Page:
The secular interpretation of Confucianism is not the only one seen in this journey to the West. Confucius has been imagined in his European reception to be either an exemplary religious thinker or a sage of secular nonreligious ethics depending on how the discourse of tian ^ (typically translated as “heaven”; less frequently translated as “God”) in the Analects (Lunyu §й1и) and other Confucian classics has been interpreted. Due to the appeal to heaven in passages in the Analects, Confucius could be understood as an Enlightening philosopher of natural theology in the writings of Leibniz, or later Wilhelm Dilthey, who both stressed the ethical in interpreting the religious. Variations on the idea of Confucian ethical religiosity are expressed by Friedrich Schleiermacher and Buber. Confucius is in their expositions a philosopher whose teaching transcends a purely rationalistic interpretation of the religious, indicating the height of heaven above finite human existence. Confucius has been, in addition, conceived of as prefiguring and indicating the possibility of a secular, nonreligious, purely immanent ethics from Voltaire and the Enlightenment through Josef Popper-Lynkeus, Otto Neurath, and (moderated through a life-philosophical perspective) Misch to recent interpreters of Confucius. The American philosopher Herbert Fingarette, for instance, interpreted the Analects as a discourse of “the secular as the sacred.”5

This understanding of Confucius is echoed in earlier accounts. The English Deist and freethinker Matthew Tindal (1657-1733) contended that one can employ the clarity of the maxims of Confucius to clarify the obscurity of the maxims of Jesus: “I am so far from thinking the maxims of Confucius and Jesus Christ to differ, that I think the plain and simple maxims of the former, will help to illustrate the more obscure ones of the latter, accommodated to the then way of speaking"6 Confucianism, whether deistically or atheistically construed according to the imagination of Enlightenment thinking in Christian Wolff (1679-1754), Georg Bernhard Bilfinger (1693-1750), and Johann Heinrich Gottlob von Justi (1717-1771) in Germany, Tindal in Britain, or Francis-Marie Arouet (Voltaire, 1694-1778) in France, drew the opposition of his Western religious philosophical critics such as Hegel, Schelling, and later Rosenzweig.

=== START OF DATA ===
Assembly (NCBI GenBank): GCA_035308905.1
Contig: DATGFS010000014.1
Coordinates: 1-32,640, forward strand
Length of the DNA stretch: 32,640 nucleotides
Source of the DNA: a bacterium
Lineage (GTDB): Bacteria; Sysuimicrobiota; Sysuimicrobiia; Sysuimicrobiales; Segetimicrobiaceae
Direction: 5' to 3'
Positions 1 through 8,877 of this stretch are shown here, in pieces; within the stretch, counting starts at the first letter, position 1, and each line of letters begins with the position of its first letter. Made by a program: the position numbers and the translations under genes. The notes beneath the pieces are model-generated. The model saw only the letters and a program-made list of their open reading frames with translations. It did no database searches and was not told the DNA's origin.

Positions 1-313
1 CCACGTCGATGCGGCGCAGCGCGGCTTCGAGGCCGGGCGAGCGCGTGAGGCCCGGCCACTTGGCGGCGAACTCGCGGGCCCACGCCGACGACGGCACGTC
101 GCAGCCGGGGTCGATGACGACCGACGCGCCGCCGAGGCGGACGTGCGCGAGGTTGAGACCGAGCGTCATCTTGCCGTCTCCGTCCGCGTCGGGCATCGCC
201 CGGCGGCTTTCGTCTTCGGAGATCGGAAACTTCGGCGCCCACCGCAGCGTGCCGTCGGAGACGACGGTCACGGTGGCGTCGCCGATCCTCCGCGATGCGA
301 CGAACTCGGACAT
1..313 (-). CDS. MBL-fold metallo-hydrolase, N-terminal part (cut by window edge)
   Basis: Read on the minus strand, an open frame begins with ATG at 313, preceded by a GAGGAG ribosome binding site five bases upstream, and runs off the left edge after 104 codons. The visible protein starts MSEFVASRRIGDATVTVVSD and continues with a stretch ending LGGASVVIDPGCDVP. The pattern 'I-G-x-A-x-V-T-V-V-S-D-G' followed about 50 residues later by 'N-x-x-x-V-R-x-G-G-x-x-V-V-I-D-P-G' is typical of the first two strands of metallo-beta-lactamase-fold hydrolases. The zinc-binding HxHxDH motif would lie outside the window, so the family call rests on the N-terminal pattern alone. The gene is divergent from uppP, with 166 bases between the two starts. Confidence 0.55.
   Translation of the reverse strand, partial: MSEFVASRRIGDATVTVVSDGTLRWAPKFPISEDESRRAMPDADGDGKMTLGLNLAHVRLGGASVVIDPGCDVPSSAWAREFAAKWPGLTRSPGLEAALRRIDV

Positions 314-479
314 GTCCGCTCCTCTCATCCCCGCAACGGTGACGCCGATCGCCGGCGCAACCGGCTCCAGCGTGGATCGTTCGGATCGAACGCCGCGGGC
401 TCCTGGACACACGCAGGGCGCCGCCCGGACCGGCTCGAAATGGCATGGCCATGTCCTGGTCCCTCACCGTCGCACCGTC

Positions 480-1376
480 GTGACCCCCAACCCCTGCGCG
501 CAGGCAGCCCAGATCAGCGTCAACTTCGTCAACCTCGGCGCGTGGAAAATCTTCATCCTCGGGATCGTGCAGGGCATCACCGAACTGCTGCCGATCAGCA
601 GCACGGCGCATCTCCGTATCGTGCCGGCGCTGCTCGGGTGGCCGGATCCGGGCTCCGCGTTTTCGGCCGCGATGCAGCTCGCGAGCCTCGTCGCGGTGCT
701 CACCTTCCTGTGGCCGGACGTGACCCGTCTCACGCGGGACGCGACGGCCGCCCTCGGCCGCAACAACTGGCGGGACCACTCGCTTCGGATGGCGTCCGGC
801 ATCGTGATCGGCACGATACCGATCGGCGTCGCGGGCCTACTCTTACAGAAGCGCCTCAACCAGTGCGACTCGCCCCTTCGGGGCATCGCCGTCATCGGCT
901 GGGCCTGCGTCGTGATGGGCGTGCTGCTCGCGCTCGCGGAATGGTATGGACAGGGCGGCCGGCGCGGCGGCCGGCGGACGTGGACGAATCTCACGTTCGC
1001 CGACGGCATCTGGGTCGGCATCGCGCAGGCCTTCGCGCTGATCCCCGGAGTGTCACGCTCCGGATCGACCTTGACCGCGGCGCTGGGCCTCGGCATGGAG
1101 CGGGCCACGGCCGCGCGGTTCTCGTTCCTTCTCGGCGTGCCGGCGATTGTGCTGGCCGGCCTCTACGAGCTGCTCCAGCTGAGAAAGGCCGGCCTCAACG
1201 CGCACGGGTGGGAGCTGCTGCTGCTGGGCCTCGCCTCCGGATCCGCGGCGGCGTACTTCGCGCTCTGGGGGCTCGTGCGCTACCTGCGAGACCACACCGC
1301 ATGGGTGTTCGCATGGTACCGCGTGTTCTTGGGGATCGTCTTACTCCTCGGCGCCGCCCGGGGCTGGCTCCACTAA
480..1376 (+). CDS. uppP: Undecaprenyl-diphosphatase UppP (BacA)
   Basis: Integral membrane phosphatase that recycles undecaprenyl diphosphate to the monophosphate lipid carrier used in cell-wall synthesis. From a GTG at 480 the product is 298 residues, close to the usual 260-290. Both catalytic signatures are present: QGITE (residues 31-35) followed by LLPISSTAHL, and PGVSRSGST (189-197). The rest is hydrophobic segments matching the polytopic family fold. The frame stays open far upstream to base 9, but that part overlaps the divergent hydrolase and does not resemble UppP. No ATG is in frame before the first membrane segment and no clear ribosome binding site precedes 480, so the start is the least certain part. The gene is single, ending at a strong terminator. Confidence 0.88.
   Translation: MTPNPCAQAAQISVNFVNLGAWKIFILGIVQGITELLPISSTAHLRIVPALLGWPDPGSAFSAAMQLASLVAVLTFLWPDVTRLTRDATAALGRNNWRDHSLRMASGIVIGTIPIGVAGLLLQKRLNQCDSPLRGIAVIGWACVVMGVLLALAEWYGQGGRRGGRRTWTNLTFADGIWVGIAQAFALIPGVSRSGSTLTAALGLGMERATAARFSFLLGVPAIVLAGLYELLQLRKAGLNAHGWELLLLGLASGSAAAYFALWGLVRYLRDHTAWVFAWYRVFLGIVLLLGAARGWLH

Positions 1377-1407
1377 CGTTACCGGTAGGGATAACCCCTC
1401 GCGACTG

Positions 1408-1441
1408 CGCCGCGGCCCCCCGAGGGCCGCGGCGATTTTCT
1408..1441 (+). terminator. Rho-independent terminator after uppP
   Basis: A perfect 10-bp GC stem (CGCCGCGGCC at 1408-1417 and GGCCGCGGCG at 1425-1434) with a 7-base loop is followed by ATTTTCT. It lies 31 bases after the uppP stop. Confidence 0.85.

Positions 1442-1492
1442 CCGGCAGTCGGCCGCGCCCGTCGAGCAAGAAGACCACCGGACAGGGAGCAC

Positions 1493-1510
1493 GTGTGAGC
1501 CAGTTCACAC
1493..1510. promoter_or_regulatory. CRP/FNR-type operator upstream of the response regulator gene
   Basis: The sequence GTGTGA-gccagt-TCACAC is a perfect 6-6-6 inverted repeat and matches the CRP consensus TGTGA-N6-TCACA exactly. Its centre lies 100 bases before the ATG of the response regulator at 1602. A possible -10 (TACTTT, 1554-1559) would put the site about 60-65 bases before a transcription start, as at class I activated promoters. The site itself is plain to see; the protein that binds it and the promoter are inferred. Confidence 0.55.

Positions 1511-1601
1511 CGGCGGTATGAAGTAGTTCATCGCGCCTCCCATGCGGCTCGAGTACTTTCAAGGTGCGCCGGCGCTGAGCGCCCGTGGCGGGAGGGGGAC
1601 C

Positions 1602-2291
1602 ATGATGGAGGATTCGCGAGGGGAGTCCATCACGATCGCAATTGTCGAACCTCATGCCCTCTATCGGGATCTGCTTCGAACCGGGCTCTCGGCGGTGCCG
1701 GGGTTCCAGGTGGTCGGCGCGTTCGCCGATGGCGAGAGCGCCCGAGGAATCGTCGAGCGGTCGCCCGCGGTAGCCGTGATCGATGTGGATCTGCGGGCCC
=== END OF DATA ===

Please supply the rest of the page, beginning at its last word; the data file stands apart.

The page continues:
Confucianism’s peculiar journey to and within the Occident has led to its interpretation as a deeply flawed practical philosophy by both proponents and critics of conventional Western approaches to ethics. It has been depicted as inadequate to the rational and autonomous character of ethical personhood by Kant and the Western idea of individual freedom by Herder and Hegel. It is another political and bio-spiritual technique of maintaining oppressive slave morality and regimenting the life of the masses in Friedrich Nietzsche’s description addressed in Chapter 3. Rosenzweig perceived in it the ethos of purely practical calculation and characterless mass humanity lacking ethical depth, height, and personality.

This chapter traces episodes in the story of European Confucianism by exploring historical examples of the role and interpretation of Confucianism in modern German philosophy in general and in early twentieth-century thought in particular. The strange story of the Confucian journey in the West encompasses a number of turns and twists in the path about issues such as the nature of philosophical thinking and religion, the best form of government, and the sources of ethics. The key question of the current chapter concerns the latter issue: must ethics be religious, rooted in heaven or God, or can there be a legitimate secular ethics focused on ethical life in this world alone? This chapter briefly reviews the historical context from Leibniz to Nietzsche, while focusing on how a diverse range of religious and secular twentieth-century German thinkers (a group that encompasses Buber, Jaspers, Misch, Plessner, Popper- Lynkeus, Rosenzweig, the sociologist Weber, as well as others such as Driesch and Eucken who are discussed in Chapter 2) intellectually engaged Chinese thought and culture and debated the philosophical, religious, and ethical significance of Confucian philosophy in the modern European context.